But you don't have to be a dues-paying member of what Susan Sarandon called the Church of Baseball to notice some really interesting parallels between baseball and crime.
Over the past twenty years, there has been a dramatic drop in crime throughout the United States (Canada too, actually). There is now a pretty compelling chemical explanation for that phenomenon: the elimination of lead from gasoline. Lead damages aspects of the brain that are highly relevant to criminal behavior - like impulse control. As Kevin Drum pointed out in a February 2013 Mother Jones article, the lead theory is the one theory that explains both the increase in crime in the '60s through '80s and the subsequent decrease: there was an explosion of automobile traffic in the decades after World War II, exposing more and more children to lead; then, in the '70's, we started to phase out lead in gasoline, and twenty years later, crime started to drop.
Meanwhile, in the '90s, there was an explosion of offense in baseball, and there is, as you may know, a chemical explanation for that, too. A large number of players started taking steroids.
In the past few years, baseball has finally taken steps to get steroids out of the game, and offensive production has gone down. Just like getting lead out of the air caused crime to go down.
But this year, offensive production in baseball has gone down even further, to levels not seen since the early '70s. One compelling explanation is that baseball teams have dramatically increased their use of an old, but traditionally seldom-used strategy: Shifting the infield around based on the tendency of a particular hitter to hit the ball to certain areas.
As David Waldstein explains in a May 2014 New York Times article, this strategy has been used for decades - but very sparingly. In the past few years, however, more and more teams have realized that pretty much every hitter has his own tendencies - so why not place your fielders to anticipate those tendencies? The turn-of-the (19th / 20th) century Baltimore Oriole Wee Willie Keeler used to say that the key to success as a hitter was to, "Hit 'em where they ain't." Today's managers are turning that on its head. They have decided to "play 'em where they hit."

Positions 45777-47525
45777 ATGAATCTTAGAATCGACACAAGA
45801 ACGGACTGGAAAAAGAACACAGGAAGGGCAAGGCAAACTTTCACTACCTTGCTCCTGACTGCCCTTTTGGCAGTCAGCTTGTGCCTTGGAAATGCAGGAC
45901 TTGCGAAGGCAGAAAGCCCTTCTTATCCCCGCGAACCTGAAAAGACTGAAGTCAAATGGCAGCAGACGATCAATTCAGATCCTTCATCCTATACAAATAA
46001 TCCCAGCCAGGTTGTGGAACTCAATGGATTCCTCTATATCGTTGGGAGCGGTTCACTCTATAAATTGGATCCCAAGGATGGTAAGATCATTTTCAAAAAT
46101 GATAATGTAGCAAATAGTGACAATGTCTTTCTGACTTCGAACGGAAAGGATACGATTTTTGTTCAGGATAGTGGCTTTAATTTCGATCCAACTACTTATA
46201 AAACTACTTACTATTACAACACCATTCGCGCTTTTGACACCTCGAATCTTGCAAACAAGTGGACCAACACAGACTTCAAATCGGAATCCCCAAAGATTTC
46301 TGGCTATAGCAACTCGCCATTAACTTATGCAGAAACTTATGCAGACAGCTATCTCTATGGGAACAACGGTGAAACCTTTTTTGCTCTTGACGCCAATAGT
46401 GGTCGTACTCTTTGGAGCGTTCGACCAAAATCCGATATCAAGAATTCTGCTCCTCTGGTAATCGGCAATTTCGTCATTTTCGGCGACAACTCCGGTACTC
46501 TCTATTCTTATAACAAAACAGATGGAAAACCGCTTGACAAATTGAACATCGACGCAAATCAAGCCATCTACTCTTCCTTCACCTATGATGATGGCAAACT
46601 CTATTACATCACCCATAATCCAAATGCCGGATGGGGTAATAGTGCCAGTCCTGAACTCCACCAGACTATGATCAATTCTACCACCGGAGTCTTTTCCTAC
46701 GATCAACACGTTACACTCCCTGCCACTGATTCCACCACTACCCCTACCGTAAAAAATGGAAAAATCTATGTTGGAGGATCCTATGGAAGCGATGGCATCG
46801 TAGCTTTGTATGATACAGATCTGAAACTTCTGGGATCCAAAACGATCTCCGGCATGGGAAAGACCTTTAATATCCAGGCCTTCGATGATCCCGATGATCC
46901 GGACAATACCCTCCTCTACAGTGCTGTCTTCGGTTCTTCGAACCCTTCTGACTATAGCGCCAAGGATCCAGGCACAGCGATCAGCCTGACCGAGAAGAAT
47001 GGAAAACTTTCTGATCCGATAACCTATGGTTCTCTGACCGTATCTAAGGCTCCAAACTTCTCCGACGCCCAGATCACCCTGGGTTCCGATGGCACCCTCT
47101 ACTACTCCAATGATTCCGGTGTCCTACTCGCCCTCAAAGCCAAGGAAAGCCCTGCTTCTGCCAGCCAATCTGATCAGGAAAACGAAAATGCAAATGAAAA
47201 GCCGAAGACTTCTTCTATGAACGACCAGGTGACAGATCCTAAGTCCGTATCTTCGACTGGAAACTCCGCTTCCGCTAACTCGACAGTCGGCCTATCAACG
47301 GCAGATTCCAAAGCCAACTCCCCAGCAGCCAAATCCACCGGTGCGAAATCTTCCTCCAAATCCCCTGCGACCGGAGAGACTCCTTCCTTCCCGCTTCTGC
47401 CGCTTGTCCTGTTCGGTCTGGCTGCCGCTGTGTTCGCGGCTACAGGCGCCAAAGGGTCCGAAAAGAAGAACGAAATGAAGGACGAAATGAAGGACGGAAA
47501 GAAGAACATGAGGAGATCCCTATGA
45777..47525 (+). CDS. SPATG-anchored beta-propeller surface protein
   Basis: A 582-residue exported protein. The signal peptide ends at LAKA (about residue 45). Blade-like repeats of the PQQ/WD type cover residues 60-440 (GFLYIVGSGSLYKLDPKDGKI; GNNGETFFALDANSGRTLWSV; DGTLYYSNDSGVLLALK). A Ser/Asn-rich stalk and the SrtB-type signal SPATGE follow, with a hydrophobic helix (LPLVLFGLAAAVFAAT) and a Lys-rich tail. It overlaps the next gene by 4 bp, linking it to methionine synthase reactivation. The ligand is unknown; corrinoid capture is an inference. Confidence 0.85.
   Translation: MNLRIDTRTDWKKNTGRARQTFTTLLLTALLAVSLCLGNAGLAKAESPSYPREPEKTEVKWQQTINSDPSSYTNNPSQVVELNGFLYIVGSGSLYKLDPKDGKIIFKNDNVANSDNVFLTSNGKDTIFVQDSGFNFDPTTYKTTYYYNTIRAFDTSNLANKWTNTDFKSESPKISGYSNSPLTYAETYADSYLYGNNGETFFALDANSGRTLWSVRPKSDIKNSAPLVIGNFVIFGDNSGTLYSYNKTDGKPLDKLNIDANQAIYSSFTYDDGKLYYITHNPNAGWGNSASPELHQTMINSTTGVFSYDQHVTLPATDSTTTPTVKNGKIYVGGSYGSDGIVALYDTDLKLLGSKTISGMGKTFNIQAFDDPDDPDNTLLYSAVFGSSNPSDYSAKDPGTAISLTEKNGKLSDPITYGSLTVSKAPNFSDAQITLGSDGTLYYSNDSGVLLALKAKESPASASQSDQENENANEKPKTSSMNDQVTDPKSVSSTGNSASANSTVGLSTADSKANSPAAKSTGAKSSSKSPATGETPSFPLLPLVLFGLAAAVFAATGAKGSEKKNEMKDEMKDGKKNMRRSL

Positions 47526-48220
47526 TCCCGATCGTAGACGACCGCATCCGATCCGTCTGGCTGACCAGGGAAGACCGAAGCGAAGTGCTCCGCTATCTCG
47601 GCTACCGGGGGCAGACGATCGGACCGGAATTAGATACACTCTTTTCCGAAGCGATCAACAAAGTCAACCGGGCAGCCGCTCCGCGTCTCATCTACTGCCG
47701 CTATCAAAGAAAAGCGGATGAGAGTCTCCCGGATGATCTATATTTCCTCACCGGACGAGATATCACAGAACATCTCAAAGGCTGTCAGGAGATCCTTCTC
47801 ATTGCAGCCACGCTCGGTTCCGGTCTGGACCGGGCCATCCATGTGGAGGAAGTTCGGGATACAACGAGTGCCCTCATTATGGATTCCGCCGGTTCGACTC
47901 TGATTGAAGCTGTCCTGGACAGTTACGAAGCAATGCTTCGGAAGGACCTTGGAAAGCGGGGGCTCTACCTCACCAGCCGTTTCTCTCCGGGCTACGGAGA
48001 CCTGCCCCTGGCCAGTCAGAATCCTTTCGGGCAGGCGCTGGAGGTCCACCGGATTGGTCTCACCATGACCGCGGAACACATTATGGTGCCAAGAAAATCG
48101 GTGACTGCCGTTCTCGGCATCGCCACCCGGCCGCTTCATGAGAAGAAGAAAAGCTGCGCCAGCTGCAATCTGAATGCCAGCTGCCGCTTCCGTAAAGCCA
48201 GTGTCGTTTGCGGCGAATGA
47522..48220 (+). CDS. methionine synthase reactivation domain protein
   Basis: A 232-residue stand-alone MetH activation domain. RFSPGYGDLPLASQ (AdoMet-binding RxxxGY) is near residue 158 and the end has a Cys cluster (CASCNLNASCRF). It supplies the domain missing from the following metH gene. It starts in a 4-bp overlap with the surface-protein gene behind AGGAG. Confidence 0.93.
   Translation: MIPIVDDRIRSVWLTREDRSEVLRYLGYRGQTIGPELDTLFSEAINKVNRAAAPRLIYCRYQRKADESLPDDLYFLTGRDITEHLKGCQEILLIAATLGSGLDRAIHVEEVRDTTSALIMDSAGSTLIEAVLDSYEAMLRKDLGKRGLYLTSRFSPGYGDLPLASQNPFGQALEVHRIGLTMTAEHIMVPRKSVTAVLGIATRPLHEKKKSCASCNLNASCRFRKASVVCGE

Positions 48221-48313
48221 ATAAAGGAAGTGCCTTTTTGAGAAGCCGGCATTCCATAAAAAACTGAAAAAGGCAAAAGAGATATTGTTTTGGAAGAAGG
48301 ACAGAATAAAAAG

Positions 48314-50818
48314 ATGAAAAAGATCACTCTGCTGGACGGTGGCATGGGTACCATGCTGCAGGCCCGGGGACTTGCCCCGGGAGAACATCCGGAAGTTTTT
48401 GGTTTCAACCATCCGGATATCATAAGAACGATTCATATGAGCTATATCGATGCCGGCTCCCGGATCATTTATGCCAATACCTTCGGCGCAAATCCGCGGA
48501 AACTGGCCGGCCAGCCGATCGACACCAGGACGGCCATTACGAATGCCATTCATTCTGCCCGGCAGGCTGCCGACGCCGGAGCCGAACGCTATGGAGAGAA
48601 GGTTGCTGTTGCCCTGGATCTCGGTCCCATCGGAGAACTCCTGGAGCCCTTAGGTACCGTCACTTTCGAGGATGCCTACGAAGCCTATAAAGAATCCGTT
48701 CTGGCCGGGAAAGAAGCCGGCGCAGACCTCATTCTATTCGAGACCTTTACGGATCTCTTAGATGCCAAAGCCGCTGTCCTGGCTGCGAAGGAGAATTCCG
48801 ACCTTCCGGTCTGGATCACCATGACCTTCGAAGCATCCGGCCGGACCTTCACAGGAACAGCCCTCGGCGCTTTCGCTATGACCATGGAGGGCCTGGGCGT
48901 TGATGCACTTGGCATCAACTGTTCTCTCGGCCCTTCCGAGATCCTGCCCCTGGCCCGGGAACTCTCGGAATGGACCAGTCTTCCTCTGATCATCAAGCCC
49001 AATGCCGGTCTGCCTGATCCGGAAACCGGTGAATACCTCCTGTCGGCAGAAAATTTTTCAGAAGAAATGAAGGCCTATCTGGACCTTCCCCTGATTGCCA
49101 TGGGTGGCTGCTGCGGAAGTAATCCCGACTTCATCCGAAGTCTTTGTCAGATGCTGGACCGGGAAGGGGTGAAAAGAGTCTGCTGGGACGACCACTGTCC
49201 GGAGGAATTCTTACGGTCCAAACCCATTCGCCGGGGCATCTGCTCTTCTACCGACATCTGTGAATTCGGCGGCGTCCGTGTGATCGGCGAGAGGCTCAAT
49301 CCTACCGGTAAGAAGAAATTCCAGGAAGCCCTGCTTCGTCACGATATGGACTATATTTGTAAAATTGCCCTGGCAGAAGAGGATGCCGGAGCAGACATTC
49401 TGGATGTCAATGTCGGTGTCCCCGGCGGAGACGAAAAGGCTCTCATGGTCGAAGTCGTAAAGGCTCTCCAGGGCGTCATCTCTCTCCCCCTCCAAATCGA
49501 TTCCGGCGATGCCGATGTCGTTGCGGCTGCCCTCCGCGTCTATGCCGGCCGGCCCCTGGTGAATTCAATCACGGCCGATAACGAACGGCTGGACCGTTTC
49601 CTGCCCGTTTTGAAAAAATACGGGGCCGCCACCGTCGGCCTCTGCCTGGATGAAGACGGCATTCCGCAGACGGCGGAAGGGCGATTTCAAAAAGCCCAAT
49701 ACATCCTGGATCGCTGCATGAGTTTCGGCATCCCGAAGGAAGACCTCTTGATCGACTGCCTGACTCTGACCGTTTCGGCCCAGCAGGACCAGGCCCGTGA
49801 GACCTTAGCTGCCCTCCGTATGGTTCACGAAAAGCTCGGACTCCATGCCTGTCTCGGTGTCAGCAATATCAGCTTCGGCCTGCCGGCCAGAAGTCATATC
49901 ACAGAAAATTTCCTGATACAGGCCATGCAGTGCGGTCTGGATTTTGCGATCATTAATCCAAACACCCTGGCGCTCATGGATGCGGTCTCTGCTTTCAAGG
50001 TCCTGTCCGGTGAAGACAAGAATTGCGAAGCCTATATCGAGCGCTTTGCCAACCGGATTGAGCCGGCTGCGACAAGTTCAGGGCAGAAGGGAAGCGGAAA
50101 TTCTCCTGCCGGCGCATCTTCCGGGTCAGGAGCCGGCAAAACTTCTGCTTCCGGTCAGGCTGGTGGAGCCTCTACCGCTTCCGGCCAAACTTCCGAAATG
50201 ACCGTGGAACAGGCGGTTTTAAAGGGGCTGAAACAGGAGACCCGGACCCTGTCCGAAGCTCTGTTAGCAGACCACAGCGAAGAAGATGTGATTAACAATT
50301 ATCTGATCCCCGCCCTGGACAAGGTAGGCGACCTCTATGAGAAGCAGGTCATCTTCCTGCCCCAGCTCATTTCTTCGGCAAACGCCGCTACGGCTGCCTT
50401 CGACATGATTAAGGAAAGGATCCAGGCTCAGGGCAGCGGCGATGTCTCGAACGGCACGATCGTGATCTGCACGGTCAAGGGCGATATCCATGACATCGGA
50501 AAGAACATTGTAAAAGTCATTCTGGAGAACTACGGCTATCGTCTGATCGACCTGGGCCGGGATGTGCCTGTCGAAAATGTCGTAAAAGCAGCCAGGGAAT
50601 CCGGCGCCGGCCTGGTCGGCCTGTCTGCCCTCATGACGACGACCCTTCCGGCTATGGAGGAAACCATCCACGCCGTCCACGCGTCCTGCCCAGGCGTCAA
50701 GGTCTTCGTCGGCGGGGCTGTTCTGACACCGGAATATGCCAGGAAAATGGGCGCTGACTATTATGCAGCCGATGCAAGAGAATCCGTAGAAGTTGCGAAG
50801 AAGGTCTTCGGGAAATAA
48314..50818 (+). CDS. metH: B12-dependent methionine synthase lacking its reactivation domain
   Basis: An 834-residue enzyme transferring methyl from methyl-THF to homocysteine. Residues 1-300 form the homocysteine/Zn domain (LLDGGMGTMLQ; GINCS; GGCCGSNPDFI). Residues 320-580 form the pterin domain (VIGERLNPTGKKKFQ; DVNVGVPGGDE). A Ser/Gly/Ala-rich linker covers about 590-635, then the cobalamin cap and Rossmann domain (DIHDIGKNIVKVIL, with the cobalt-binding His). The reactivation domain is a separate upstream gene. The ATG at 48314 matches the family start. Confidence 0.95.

Why is this relevant to crime? Because, as researcher Cody Telep told the Portland City Council last year, crime tends to be very concentrated in particular locations. Innovative police forces have realized that the best way to deploy officers is to have them spend time in those particular locations. The Portland Police Bureau has now taken some steps toward adopting that strategy.
Based on this year's batting averages, the Portland Police Bureau should double down on that strategy. After all, it appears that once you've dealt with the dangerous chemicals in both baseball and crime, an old saying from another industry is equally relevant: It's all location, location, location.
Image source: http://costumedesignersguild.com/articles-videos/articles-archive/spotlight-louisefrogley/
Zach is a SummerWorks intern who is ecstatic about his position in Commissioner Novick’s office. Zach is currently a sophomore at the University of Oregon and is aiming for a Business major, with a focus in advertising and marketing. After graduating from Central Catholic High School in 2012, Zach worked at a Chevron gas station, which has taught him mannerism, patience, and to respect all kinds of people. Zach is capable of interacting sufficiently with others and will do whatever it takes to get the job completed.
Zach is an active member in his community, participating in volunteer activities such as serving lunch at the Blanchet House, interacting with participants in the Nike Special Olympics, and is also a current volunteer at The Salvation Army. Zach enjoys helping his community and is willing to give his time in order to see the community prosper.
Throughout Zach’s life he has been blessed with many opportunities and plans to take full advantage of the chances he is given. His grandfather always told him “To whom much is given, much is expected” and Zach plans to follow this quote throughout his career. While interning this summer, Zach plans to gain experience involving politics and business, create relationships that will benefit him in the future, and enhance his professionalism.
In his free time, Zach enjoys playing basketball, listening to music, drawing, and traveling the country. Zach has visited over 15 states, and plans to travel more, when given the opportunity.
July 4th is typically one of the busiest days of the year for 9-1-1 call volume. On any given day, the Portland 9-1-1 Center processes more than 3,000 9-1-1 and Public Safety Non-Emergency calls. On July 4th, that number increases exponentially. You can help ensure that first responders arrive quickly in real emergencies by knowing when you should and should not call 9-1-1.
9-1-1 telecommunicators also answer the Public Safety Non-Emergency phone lines. What does this mean? When you call 9-1-1 or the Public Safety Non-Emergency number (503-823-3333), you may wait on hold for someone to answer. The 9-1-1 Center ALWAYS prioritizes 9-1-1 calls, and you can help by only calling 9-1-1 in the event of an emergency. Whether something is an emergency or not is determined by a danger to life or property. If it is not happening right now, it is more than likely not an emergency.
Please do not dial 9-1-1 to report fireworks unless there is an active fire hazard; examples of active fire hazards include aerial fireworks that have caught a roof on fire and fireworks shot directly at a person. Instead, help keep your neighborhood safe by reporting non-emergency illegal firework activity by calling the Non-Emergency number at 503-823-3333.